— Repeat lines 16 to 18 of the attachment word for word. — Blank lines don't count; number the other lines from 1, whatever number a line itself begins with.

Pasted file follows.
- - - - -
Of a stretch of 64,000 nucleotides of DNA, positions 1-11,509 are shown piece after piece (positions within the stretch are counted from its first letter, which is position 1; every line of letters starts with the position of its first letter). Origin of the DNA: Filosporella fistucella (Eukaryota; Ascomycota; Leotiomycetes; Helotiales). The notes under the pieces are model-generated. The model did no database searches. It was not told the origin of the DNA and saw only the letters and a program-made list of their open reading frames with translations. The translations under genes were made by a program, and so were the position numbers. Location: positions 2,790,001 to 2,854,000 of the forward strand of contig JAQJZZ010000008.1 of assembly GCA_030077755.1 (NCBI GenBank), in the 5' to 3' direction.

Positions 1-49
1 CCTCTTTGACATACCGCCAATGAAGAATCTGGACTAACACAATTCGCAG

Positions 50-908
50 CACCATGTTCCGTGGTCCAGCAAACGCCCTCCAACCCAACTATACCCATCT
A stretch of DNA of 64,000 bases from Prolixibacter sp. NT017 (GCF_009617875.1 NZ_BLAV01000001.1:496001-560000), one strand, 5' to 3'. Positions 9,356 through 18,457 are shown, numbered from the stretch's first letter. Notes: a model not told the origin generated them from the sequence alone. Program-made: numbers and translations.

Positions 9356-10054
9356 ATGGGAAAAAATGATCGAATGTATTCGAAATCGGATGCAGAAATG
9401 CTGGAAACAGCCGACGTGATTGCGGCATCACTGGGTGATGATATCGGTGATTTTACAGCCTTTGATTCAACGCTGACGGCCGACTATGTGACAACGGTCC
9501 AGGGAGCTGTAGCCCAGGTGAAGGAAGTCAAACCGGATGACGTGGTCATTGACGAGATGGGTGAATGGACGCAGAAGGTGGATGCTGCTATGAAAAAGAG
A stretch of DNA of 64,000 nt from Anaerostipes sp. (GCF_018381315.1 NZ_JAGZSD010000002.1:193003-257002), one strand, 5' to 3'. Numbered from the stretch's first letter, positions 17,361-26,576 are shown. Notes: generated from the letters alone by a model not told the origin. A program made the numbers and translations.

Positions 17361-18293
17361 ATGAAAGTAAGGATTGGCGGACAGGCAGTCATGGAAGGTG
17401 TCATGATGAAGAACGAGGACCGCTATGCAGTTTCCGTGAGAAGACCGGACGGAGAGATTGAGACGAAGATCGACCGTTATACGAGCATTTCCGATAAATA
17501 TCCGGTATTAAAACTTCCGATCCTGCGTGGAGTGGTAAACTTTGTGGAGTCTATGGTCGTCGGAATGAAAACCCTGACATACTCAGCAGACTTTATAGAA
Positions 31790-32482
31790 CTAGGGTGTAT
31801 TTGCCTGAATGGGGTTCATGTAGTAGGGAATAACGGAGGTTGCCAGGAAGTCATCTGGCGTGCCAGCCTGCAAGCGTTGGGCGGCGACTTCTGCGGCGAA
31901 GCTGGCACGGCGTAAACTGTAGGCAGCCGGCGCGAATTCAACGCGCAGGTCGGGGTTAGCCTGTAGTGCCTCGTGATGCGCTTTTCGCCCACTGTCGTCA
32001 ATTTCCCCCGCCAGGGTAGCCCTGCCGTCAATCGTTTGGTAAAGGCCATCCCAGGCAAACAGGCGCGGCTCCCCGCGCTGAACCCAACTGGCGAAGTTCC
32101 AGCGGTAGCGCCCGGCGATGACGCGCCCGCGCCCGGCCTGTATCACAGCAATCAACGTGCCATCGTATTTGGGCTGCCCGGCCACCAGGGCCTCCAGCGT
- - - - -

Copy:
Positions 31790-32482
31790 CTAGGGTGTAT
31801 TTGCCTGAATGGGGTTCATGTAGTAGGGAATAACGGAGGTTGCCAGGAAGTCATCTGGCGTGCCAGCCTGCAAGCGTTGGGCGGCGACTTCTGCGGCGAA